Publication Details

Category Text Publication
Reference Category Journals
DOI 10.1111/ele.12858
Title (Primary) Ecological plant epigenetics: Evidence from model and non-model species, and the way forward
Author Richards, C.L.; Alonso, C.; Becker, C.; Bossdorf, O.; Bucher, E.; Colomé-Tatché, M.; Durka, W. ORCID logo ; Engelhardt, J.; Gaspar, B.; Gogol-Döring, A.; Grosse, I.; van Gurp, T.P.; Heer, K.; Kronholm, I.; Lampei, C.; Latzel, V.; Mirouze, M.; Opgenoorth, L.; Paun, O.; Prohaska, S.J.; Rensing, S.A.; Stadler, P.F.; Trucchi, E.; Ullrich, K.; Verhoeven, K.J.F.
Source Titel Ecology Letters
Year 2017
Department BZF; iDiv
Volume 20
Issue 12
Page From 1576
Page To 1590
Language englisch
Keywords Bioinformatics; ecological epigenetics; genomics; phenotypic plasticity; response to environment
UFZ wide themes RU1;
Abstract Growing evidence shows that epigenetic mechanisms contribute to complex traits, with implications across many fields of biology. In plant ecology, recent studies have attempted to merge ecological experiments with epigenetic analyses to elucidate the contribution of epigenetics to plant phenotypes, stress responses, adaptation to habitat, and range distributions. While there has been some progress in revealing the role of epigenetics in ecological processes, studies with non-model species have so far been limited to describing broad patterns based on anonymous markers of DNA methylation. In contrast, studies with model species have benefited from powerful genomic resources, which contribute to a more mechanistic understanding but have limited ecological realism. Understanding the significance of epigenetics for plant ecology requires increased transfer of knowledge and methods from model species research to genomes of evolutionarily divergent species, and examination of responses to complex natural environments at a more mechanistic level. This requires transforming genomics tools specifically for studying non-model species, which is challenging given the large and often polyploid genomes of plants. Collaboration among molecular geneticists, ecologists and bioinformaticians promises to enhance our understanding of the mutual links between genome function and ecological processes.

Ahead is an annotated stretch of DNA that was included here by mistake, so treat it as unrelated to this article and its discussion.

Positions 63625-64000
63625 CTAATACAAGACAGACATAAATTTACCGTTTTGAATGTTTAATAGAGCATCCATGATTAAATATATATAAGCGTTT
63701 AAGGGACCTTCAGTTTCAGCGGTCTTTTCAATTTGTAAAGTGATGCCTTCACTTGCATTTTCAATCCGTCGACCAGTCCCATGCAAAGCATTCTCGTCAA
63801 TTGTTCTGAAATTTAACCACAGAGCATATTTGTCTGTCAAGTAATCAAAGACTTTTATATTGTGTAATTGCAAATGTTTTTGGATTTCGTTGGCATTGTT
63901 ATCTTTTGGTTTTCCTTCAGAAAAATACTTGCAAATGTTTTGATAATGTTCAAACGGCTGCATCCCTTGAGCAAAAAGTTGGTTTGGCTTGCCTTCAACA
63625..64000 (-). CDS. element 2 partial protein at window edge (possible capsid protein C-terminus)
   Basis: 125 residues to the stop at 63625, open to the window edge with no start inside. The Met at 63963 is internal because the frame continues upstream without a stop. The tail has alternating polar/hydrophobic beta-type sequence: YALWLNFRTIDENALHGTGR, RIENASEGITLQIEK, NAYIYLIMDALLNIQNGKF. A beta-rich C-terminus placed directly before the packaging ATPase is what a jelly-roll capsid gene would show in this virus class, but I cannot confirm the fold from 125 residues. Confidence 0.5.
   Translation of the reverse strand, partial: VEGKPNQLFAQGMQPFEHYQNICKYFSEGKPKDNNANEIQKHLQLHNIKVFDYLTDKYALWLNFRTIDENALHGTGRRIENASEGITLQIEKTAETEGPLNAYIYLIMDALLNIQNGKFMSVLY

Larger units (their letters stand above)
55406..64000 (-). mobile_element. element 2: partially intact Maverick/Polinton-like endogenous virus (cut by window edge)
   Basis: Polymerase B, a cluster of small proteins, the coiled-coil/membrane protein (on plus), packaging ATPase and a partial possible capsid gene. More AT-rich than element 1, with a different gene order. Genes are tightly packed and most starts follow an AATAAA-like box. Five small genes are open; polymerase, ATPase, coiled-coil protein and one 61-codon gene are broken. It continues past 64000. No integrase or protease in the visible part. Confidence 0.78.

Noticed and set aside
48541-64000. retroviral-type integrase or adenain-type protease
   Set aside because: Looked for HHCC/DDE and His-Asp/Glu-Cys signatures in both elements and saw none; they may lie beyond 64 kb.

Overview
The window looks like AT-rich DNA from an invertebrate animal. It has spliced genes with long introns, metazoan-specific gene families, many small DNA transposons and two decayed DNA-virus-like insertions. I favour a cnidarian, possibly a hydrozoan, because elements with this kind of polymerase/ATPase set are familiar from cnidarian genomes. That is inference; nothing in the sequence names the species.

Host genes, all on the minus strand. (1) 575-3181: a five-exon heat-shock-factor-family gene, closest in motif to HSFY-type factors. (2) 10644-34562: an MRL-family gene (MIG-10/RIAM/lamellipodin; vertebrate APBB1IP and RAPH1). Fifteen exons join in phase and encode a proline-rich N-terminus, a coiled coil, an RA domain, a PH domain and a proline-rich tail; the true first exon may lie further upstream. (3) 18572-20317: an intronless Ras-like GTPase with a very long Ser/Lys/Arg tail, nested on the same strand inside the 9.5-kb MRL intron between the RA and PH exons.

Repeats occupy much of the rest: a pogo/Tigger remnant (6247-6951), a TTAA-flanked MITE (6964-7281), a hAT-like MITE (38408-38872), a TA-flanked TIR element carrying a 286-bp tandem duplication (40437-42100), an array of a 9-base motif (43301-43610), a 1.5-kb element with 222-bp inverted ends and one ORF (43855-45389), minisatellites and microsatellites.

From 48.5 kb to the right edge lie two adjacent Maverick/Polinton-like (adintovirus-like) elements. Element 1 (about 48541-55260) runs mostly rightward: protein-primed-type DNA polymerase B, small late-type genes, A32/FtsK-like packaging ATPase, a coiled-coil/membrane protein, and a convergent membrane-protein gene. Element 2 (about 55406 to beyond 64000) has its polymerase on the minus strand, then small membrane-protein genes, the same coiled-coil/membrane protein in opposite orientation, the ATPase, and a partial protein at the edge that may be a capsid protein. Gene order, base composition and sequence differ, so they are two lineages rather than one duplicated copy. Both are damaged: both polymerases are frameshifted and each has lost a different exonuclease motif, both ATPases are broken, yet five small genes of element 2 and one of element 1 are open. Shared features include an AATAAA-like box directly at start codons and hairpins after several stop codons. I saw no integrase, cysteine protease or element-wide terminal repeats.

Persistent UFZ Identifier
Richards, C.L., Alonso, C., Becker, C., Bossdorf, O., Bucher, E., Colomé-Tatché, M., Durka, W., Engelhardt, J., Gaspar, B., Gogol-Döring, A., Grosse, I., van Gurp, T.P., Heer, K., Kronholm, I., Lampei, C., Latzel, V., Mirouze, M., Opgenoorth, L., Paun, O., Prohaska, S.J., Rensing, S.A., Stadler, P.F., Trucchi, E., Ullrich, K., Verhoeven, K.J.F. (2017):
Ecological plant epigenetics: Evidence from model and non-model species, and the way forward
Ecol. Lett. 20 (12), 1576 - 1590 10.1111/ele.12858